*P*(

*H*

_{uv}∈

*T*|

*D*

_{uv}): the posterior probability of the event

*H*

_{uv}∈

*T*, given the data. Their goal is to find the taxonomy that maximizes the likelihood of the data, that is, to find Using some independence assumptions and Bayes rule, the likelihood

*P*(

*D*|

*T*) is expressed: Crucially, they demand that the taxonomy learned respects the constraint that hyponymy is a transitive relation. To ensure that, they propose the following greedy algorithm: At each step they go over all pairs of words (

*u*,

*v*) that are not in the taxonomy, and try to add the single hyponymy relation

*H*

_{uv}. Then, they calculate the set of relations

*S*

_{uv}that

*H*

_{uv}will add to the taxonomy due to the transitivity constraint (all of the relations

*H*

_{uw}, where

*w*is a hypernym of

*v*in the taxonomy). Last, they choose to add that set of relations

*S*

_{uv}that maximizes

*P*(

*D*|

*T*) out of all the possible candidates. This iterative process stops when

*P*(

*D*|

*T*) starts dropping. Their implementation of the algorithm uses a hyponym classifier presented in an earlier work (Snow, Jurafsky, and Ng 2004) as a model for

*P*(

*H*

_{uv}∈

*T*|

*D*

_{uv}) and a single

*sparsity*parameter . In this article we tackle a similar problem of learning a transitive relation, but we use linear programming (Vanderbei 2008) to solve the optimization problem.

### 2.3. Linear Programming

**Linear Program (LP)**is an optimization problem where a linear objective function is minimized (or maximized) under linear constraints. where

*c*∈ ℝ

^{d}is a coefficient vector, and

*A*∈ ℝ

^{n}×ℝ

^{d}and

*b*∈ ℝ

^{n}specify the constraints. In short, we wish to find the optimal assignment for the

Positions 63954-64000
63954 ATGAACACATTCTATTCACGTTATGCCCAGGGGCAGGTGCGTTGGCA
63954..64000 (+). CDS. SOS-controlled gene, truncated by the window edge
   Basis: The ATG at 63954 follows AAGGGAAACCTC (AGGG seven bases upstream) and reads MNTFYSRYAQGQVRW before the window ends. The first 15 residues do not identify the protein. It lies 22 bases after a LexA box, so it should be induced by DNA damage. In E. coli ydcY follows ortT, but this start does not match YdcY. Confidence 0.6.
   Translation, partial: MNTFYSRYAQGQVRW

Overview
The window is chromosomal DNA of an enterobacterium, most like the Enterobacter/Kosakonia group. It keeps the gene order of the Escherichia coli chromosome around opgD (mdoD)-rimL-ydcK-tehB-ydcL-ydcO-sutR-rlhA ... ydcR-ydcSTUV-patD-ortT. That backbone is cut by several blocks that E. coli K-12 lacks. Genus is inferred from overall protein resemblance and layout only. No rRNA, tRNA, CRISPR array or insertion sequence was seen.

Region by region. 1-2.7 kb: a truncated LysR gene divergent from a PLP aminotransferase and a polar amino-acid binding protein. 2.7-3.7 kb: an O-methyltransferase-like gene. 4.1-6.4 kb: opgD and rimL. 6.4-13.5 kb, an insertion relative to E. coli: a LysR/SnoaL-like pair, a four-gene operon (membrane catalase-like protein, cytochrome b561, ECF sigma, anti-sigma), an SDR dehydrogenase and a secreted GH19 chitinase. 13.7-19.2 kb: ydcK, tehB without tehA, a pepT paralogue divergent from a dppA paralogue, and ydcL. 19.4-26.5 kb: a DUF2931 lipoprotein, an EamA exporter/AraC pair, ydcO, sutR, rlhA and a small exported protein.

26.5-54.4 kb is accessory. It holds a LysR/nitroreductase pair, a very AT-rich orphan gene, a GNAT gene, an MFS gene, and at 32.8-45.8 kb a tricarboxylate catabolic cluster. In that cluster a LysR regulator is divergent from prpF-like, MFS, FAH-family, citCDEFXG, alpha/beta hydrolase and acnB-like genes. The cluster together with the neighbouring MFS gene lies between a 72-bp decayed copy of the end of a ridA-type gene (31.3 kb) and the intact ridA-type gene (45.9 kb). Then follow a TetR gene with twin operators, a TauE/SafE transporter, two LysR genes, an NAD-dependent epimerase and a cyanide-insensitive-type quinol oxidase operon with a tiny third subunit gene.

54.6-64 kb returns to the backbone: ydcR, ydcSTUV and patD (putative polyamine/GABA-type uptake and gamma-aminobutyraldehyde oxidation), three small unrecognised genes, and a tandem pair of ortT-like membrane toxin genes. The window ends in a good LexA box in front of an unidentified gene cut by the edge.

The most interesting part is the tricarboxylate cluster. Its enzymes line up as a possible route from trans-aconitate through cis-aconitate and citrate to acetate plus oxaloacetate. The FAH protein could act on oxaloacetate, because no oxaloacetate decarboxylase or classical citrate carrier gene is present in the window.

*d*variables in the vector

*x*, such that all

*n*linear constraints specified by the matrix

*A*and the vector

*b*are satisfied by this assignment. If the variables are forced to be integers, the problem is termed an Integer Linear Program (ILP). ILP has attracted considerable attention recently in several fields of NLP, such as semantic role labeling, summarization, and parsing (Althaus, Karamanis, and Koller 2004; Roth and Yih 2004; Riedel and Clarke 2006; Clarke and Lapata 2008; Finkel and Manning 2008; Martins, Smith, and Xing 2009). In this article we formulate the entailment graph learning problem as an ILP, which leads to an optimal solution with respect to the objective function (vs. a greedy optimization algorithm suggested by Snow, Jurafsky, and Ng [2006]). Recently, Do and Roth (2010) used ILP in a related task of learning taxonomic relations between nouns, utilizing constraints between sibling nodes and ancestor–child nodes in small graphs of three nodes.

## 3. Entailment Graph

In this section we define a structure termed the **entailment graph** that describes the entailment relations between propositional templates (Section 3.1), and a specific type of entailment graph, termed the **focused entailment graph**, that concentrates on entailment relations that are relevant for some pre-defined target concept (Section 3.2).

### 3.1. Entailment Graph: Definition and Properties

**propositional templates**. A propositional template is a binary template

^{2}where at least one of the two arguments is a variable whereas the second may be instantiated. In addition, the sense of the predicate is specified (according to some sense inventory, such as WordNet) and so each sense of a polysemous predicate corresponds to a separate template (and a separate graph node). For example,

*X*

*treats#1*>

*Y*and

*X*

*treats#2*

*nausea*are propositional templates for the first and second sense of the predicate

*treat*, respectively. An edge (

*u*,

*v*) represents the fact that template

*u*entails template

*v*. Note that the entailment relation transcends hyponymy/troponomy. For example, the template

*X is diagnosed with asthma*entails the template

*X suffers from asthma*, although one is not a hyponym of the other. An example of an entailment graph is given in Figure 1.

Because entailment is a transitive relation, an entailment graph is **transitive**, that is, if the edges (*u*,*v*) and (*v*,*w*) are in the graph, so is the edge (*u*,*w*). Note that the property of transitivity does not hold when the senses of the predicates are not specified. For example, *X buys Y *→* X acquires Y* and *X acquires Y *→* X learns Y*, but *X buys Y * ↛ * X learns Y*. This violation occurs because the predicate *acquire* has two distinct senses in the two templates, but this distinction is lost when senses are not specified.